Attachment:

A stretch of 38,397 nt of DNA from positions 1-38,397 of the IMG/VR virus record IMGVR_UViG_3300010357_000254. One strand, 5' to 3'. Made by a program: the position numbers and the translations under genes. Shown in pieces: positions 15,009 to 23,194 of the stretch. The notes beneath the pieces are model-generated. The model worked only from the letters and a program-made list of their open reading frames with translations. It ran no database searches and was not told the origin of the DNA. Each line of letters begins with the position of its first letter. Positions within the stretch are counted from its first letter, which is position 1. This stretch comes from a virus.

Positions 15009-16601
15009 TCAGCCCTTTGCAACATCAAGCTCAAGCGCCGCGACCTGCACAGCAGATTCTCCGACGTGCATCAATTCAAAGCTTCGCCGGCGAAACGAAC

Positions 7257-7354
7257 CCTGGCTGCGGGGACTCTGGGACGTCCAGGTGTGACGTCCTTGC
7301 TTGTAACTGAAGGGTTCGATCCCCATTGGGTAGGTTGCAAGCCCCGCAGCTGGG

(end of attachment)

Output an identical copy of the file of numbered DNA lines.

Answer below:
A stretch of 38,397 nt of DNA from positions 1-38,397 of the IMG/VR virus record IMGVR_UViG_3300010357_000254. One strand, 5' to 3'. Made by a program: the position numbers and the translations under genes. Shown in pieces: positions 15,009 to 23,194 of the stretch. The notes beneath the pieces are model-generated. The model worked only from the letters and a program-made list of their open reading frames with translations. It ran no database searches and was not told the origin of the DNA. Each line of letters begins with the position of its first letter. Positions within the stretch are counted from its first letter, which is position 1. This stretch comes from a virus.

Positions 15009-16601
15009 TCAGCCCTTTGCAACATCAAGCTCAAGCGCCGCGACCTGCACAGCAGATTCTCCGACGTGCATCAATTCAAAGCTTCGCCGGCGAAACGAAC

Positions 7257-7354
7257 CCTGGCTGCGGGGACTCTGGGACGTCCAGGTGTGACGTCCTTGC
7301 TTGTAACTGAAGGGTTCGATCCCCATTGGGTAGGTTGCAAGCCCCGCAGCTGGG